Tuesday, July 31, 2012

Top Ten Characters I’d Like To Switch Places With For 24 Hours

Top Ten Tuesday is a weekly meme hosted over at The Broke and the BookishEach week, we get a theme to list our top tens. 

This week's Top Ten pick : Top Ten Characters I’d Like To Switch Places With For 24 Hours

Here I go:

4) Hercule Poirot (Agatha Christie novels)
6) Liesel Meminger (The Book Thief by Marcus Zusack)

That's about it......

Calico Joe by John Grisham

I watched my father closely and at one point saw something that did not surprise me. With Joe flat on his back, unconscious, seriously injured and convulsing, I saw my father smile.

Title: Calico Joe
Author: John Grisham
ISBN: 9780385536073
Publisher: Doubleday/2012
Pages: 208

Calico Joe is unlike any other novel written by John Grisham. It is novel based on baseball and what happens off the field touches the heart. So much different from his legal thrillers, Calico Joe makes a moral statement, speaking of good versus evil.

It is told in the voice of Paul Tracey, son of Warren Tracy who is a Mets baseball player. Warren is not a role model for anyone. He is abusive towards his family. No one seems to like him,not even his children. Whenever Paul watches his father playing, he feels good and proud but Warren does not give a damn. The Mets and Cubs are locked in a mid-season pennant race.  Paul is a huge Mets fan for obvious reasons, and always roots for his father.

The clubs call Joe Castle to replace one of their regular players who has been injured. Castle becomes a sensation overnight and Paul is torn between his loyalty towards his dad and admiration for Joe Castle. Warren feels threatened by Castle and what happens in the field between him and Castle has tragic consequences. Castle's career ends as abruptly as it had started. Paul's relationship with his dad takes a nose drive. Warren goes away from their lives.

Thirty odd years later, Warren has cancer and Paul wants him to face what he did to Castle. Joe has disappeared from public life and now leads a quiet life, fiercely protected by his brothers. The novel epitomizes the rise and fall of an upcoming baseball player.  The forgiveness of a person to the one who did him wrong. I do not know baseball but that did not deter me from reading it. It is as interesting as his legal thrillers.

Monday, July 30, 2012

Monday: Mailbox/What Am I reading?/Musing

Mailbox Monday was created by Marcia at A Girl and Her Books
Jennifer of Mrs. Q Book Addict is hosting MM for the month of July.

I received one e-books, thanks to the author: 

Happiness Comes From Nowhere by Shauna Gilligan

Happiness Comes From Nowhere follows the lives of the Horn family: Mary, Sepp and Dirk. Their paths cross and intertwine with those of extended family, friends and acquaintances as journeys are made through the changing city of Dublin. People also venture further in search of happiness: Mary and Dirk wander the streets of Rome and Ita watches a cargo ship unload in Spain. Expressed in ways as different as suicide, art and sex, the inseparable pangs of loss and happiness – remembered and present – are threaded through the novel.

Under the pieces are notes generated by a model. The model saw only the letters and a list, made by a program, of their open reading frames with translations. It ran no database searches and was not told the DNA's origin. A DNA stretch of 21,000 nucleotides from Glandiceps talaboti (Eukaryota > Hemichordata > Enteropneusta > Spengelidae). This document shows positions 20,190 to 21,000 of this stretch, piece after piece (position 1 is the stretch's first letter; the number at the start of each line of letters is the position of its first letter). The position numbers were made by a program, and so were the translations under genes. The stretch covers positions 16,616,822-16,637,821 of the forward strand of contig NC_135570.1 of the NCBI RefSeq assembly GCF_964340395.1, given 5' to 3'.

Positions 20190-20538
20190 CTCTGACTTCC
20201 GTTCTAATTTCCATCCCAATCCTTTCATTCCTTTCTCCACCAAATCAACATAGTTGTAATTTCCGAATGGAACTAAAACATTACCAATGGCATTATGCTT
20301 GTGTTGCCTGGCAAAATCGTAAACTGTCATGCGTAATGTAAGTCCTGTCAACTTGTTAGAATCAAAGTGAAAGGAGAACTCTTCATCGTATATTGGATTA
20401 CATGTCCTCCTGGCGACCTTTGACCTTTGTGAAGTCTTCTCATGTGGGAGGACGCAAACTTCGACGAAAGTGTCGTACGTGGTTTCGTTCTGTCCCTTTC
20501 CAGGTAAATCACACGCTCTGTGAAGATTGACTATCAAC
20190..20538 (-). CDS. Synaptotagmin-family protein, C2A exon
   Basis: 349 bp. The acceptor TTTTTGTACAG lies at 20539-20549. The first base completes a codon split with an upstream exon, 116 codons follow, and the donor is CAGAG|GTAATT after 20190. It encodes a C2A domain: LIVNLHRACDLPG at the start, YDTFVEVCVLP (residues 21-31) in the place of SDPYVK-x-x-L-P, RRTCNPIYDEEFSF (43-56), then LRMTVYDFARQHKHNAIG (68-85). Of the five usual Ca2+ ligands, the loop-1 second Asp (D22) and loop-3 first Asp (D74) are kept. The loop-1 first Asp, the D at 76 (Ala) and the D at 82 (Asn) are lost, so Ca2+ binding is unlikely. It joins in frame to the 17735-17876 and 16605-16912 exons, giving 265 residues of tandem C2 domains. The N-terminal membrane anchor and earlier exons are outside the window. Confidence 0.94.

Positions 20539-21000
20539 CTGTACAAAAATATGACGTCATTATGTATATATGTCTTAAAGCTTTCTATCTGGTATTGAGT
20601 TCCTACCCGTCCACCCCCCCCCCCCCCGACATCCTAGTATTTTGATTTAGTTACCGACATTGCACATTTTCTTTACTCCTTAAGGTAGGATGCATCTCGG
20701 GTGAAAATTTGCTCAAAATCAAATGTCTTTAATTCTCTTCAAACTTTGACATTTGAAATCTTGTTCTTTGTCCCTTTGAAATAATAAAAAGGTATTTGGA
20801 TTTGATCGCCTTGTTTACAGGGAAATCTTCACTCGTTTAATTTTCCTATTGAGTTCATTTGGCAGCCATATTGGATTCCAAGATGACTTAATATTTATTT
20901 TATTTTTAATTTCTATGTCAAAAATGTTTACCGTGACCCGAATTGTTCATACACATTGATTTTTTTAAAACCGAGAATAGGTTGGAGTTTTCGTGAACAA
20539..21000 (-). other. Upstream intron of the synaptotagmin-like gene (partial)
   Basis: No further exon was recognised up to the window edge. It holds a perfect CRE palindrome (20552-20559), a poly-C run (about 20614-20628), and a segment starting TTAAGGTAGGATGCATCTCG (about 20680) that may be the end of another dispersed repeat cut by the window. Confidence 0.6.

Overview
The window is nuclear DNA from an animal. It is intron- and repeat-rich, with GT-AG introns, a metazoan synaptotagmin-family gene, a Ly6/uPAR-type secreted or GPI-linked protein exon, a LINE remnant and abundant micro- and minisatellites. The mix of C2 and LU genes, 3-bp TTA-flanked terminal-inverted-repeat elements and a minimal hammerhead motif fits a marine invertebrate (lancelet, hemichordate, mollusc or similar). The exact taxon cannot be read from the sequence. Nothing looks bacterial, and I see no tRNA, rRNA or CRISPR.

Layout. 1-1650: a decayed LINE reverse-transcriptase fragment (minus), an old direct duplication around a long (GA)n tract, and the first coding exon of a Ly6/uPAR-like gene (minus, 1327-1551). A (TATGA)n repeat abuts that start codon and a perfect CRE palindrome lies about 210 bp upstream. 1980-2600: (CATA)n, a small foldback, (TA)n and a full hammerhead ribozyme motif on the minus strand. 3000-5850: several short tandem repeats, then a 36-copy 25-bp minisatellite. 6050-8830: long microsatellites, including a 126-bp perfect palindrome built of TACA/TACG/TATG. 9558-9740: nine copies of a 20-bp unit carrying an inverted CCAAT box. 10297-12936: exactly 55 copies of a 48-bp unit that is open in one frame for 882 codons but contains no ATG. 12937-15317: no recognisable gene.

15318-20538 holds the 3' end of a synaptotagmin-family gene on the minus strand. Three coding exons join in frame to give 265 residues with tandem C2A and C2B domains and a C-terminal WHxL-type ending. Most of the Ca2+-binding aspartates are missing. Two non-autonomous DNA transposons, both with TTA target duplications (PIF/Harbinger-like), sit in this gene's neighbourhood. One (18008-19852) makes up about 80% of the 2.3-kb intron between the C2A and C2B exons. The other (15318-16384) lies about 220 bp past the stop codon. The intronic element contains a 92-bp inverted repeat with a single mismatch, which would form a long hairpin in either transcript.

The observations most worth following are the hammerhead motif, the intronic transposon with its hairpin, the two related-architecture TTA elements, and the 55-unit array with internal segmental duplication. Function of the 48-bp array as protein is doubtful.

It’s Monday! What Are You Reading? is hosted by Sheila of Book 

I finished reading:
Double Trouble by Deborah Cook
The Ninth Step by Barbara Taylor Sissel
The Love of a Stranger by Anna Jeffrey

I am in the midst of reading:

Varied novels


What question(s) would you like to see asked in future Musing Mondays posts?

My questions:

1) Have you ever considered colour coordinating your books on your bookshelves?

2) What is the best way of cataloging our books? (We all know about library cataloging and that is NOT I mean)

3) What attracts you to a book blog?

4) What puts you off in a book blog?

5) Do you share personal stuff on your book blog?

Tempest in the Tea Leaves by Kari Lee Townsend

Title: Tempest in the Tea Leaves
Author: Kari Lee Townsend
ISBN: 978-0425242759
Publisher: Berkley/2011
Pages: 304

Sunny Meadows, 29 year old amateur sleuth  leaves her parents place in NYC for a small town called Divinity, New York. She is a psychic and wants to make a niche for herself, away from her well known parents. Her first customer is the librarian Amanda Robbins. Sunny uses tea leaves to give a reading for Amanda, which turns out to be a bad omen for Amanda, where she sees Amanda being murdered by a man. Soon after, Sunny informs the police of her reading, hoping to prevent the crime from  happening. but she is too late. Amanda is murdered within half hour of leaving Sunny's place. Detective Mitch Stone is assigned to investigate the murder. He does not believe her and accuses her as the prime suspect. (she is the only suspect). Sunny has to make use of her powers in order to find the murderer and clear her name. And discovers that Amanda had many suitors and any of them could have killed her.

Sunny is a quirky character. Half the time she does not know what she is doing. But she is determined to find out the murderer. Her way of doing detective stuff is very different. She does not hide anything from anyone and that kinda gets her in trouble.  Detective Stone and Sunny rub each other the wrong way but we do see some kind of attraction between them. Then there is this almost human cat Morty, who comes into Sunny's house from nowhere...Here we see a bit of supernatural element.

Tempest in the Tea Leaves is an enjoyable cozy mystery, with well etched characters. It is first in the Fortune Teller mystery series and I look forward to more....


Today one of our colleagues, Yogesh Yadav died in a road accident. It was a head-on collision of their car with a truck on a national highway. Along with her, her father in law and mother in law too died on the spot. Her husband is seriously injured. Please do pray for his well being. Thankfully their two sons were at home.

I am posting a group photo, where you can see her sitting in the middle, right in front in white sari with blue border. 

My mind has gone numb and heart breaks just by looking at this photo. 

Sunday, July 29, 2012